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Armoury Kitchen Choose your weapons


DAILY GRIND


A pleasing ’50s throwback, this traditional cast iron mincer is the perfect kitchen buddy when cooking up filling, warming meals the whole family will love, says MATT BIELBY


Remember that famous magazine cover, with the woman being fed into a mincer, and the words “we will no longer hang women up like pieces of meat”? This is the sort of mincer you could feed your sister’s Barbie dolls into to recreate it! Actually, I don’t remember it at all. Perhaps because I’m not American, and I’m not old enough, but – mostly – because I’m a nice boy, and never picked up magazines like that. [It was Hustler, if you’re asking - Ed] It sounds like a very mixed message, equally pro-porn and a damning commentary upon it, offering up an image both sexual and revolting – which was, I’m guessing, exactly the point.


I have another secret sin to confess. Once, as an annoying little brat, I knocked a meat mincer like this one from the


kitchen table, where it glanced off my baby sister’s forehead, leaving a nasty gash. I actually feel guilty just looking at it! Let’s move away from the horrific symbolism of these devices, if we may, and from your sorry personal history too. Looking at it purely as a practical tool, the Kitchen Craft Cast Iron Mincer has a lot to recommend it. Made of pleasingly industrial- looking iron, it’s perfect if you’re in the market for meatballs, bolognese, lasagne, chilli, burgers, or perhaps shepherd’s pie. Just stick diced lumps of beast in the top and turn the handle – three disks allow for different chunkiness of mince – or fit the sausage- making attachment if you enjoy your meat tubular.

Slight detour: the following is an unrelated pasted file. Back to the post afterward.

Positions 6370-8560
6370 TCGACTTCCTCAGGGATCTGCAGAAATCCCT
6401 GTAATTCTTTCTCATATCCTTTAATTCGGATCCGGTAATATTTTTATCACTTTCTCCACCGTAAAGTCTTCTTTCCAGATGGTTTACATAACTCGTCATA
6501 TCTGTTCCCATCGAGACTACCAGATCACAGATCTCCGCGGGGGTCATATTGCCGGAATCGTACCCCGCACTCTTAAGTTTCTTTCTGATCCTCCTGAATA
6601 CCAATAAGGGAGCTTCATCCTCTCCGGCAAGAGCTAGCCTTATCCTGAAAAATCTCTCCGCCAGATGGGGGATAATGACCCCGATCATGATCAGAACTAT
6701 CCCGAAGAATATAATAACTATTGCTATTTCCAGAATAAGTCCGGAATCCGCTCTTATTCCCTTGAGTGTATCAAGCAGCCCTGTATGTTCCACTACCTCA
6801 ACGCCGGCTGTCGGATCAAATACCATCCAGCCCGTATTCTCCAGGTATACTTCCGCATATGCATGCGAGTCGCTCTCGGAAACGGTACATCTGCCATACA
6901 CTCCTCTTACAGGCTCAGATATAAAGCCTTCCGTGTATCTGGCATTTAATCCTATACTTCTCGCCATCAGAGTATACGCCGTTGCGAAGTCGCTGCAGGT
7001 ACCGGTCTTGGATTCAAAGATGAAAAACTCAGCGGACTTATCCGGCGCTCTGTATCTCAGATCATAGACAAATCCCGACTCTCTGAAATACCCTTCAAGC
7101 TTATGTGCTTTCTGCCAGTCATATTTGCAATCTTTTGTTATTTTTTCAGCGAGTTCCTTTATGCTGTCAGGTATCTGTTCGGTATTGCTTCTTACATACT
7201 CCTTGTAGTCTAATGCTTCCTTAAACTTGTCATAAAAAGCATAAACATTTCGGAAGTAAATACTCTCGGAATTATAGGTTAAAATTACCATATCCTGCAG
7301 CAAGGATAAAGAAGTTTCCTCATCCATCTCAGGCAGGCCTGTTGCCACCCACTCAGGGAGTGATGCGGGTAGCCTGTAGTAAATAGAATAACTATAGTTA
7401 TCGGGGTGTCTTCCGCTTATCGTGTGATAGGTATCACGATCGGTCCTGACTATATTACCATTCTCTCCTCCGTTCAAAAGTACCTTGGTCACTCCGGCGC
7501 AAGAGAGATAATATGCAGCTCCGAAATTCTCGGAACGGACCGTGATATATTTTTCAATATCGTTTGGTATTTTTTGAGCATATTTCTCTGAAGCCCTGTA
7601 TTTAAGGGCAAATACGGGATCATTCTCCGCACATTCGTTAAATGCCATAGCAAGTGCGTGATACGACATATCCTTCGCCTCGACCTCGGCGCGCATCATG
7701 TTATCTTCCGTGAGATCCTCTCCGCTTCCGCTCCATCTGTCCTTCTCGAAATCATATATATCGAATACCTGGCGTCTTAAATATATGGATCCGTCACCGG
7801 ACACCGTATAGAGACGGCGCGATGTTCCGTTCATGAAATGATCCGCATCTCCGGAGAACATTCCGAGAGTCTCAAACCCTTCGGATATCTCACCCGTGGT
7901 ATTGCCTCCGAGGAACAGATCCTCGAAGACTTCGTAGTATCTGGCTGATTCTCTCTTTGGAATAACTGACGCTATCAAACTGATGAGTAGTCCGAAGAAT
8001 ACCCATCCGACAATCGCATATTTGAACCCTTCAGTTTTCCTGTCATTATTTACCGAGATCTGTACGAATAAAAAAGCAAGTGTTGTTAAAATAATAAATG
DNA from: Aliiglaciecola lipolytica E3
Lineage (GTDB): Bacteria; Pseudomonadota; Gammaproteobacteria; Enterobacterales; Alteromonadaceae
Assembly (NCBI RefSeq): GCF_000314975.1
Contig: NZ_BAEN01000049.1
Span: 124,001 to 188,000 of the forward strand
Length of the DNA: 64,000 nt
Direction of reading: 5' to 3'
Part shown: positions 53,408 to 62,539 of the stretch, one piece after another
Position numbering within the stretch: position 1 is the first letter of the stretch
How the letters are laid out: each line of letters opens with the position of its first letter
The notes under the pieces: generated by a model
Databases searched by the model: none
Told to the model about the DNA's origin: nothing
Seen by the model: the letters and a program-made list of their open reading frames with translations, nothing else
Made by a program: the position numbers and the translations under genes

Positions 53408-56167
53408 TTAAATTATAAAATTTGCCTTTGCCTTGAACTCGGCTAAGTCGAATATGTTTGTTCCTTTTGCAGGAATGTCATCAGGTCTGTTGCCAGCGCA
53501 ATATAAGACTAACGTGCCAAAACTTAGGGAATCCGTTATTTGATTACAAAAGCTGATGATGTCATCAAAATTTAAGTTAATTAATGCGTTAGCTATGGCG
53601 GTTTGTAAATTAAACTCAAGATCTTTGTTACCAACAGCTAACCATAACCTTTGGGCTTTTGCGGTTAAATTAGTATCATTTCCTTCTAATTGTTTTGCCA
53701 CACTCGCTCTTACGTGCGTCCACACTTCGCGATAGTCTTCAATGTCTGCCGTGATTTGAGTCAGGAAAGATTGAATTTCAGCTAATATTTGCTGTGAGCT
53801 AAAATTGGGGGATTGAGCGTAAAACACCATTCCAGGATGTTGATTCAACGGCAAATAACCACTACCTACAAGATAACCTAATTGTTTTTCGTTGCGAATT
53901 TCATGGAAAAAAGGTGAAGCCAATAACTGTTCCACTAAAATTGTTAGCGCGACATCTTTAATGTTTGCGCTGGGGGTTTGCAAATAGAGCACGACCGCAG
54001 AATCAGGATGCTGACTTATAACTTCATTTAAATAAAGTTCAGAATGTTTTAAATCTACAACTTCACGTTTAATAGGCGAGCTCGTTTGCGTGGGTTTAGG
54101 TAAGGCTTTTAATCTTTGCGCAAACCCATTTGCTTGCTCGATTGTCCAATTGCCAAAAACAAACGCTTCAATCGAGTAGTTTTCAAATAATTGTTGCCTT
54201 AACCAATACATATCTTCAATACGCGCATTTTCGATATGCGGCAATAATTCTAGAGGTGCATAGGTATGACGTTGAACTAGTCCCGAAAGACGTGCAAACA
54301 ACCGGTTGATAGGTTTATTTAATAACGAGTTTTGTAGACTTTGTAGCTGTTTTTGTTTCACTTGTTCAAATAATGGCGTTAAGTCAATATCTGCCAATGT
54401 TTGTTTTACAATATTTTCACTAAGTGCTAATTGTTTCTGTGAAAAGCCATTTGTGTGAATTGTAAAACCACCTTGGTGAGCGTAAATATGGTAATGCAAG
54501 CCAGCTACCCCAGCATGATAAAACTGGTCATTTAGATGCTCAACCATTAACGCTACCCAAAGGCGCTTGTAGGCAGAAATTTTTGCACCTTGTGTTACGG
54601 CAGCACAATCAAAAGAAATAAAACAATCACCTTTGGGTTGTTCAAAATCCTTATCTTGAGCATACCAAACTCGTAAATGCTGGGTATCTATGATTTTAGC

It actually sounds rather brilliant, and so easy to use. Absolutely! This is safe, handy, supremely useful and,


at £27.95, usefully affordable too – the only thing you really have to remember is to look after it properly. Coating the chopping bits in vegetable oil before use helps, and you have to be sure to hand wash and dry afterwards. This thing is made of


untreated cast iron, after all, so it’ll rust if left damp.


Thinking about it, half my favourite dinners are made of mince! It is, in many ways, the most versatile of cuts – economic too, and great for warming, family-friendly dishes of all types. The only thing to worry about is that – unlike with whole cuts of animal – the bulk of it isn’t kept sterile until cooking, and bacterial contamination can quickly establish itself all the way through. That’s why having


THIS MONTH – Bronze age – The blades themselves – The Sims


your own mincer is so cool – you can store your meat in larger, safer chunks, then turn it into mince just before you need it.


C’mon, that’s not much of a worry. I don’t know anyone who got ill from dodgy mince! Then be thankful you didn’t live in America’s Pacific Northwest in the early ’90s, when hundreds were left sick – and four children sadly died – as a result of E.coli contamination at Jack in the Box fast-food outlets. The core problem: undercooked, bacteria-heavy patties. (Also, they had poo in them – but we won’t go there.)


Thanks for that. Now I feel dirtier than I did thinking about that magazine cover! I live to serve.


✱ Available from Kitchens in Bristol and Bath; buy in store, or at kitchenscookshop.co.uk


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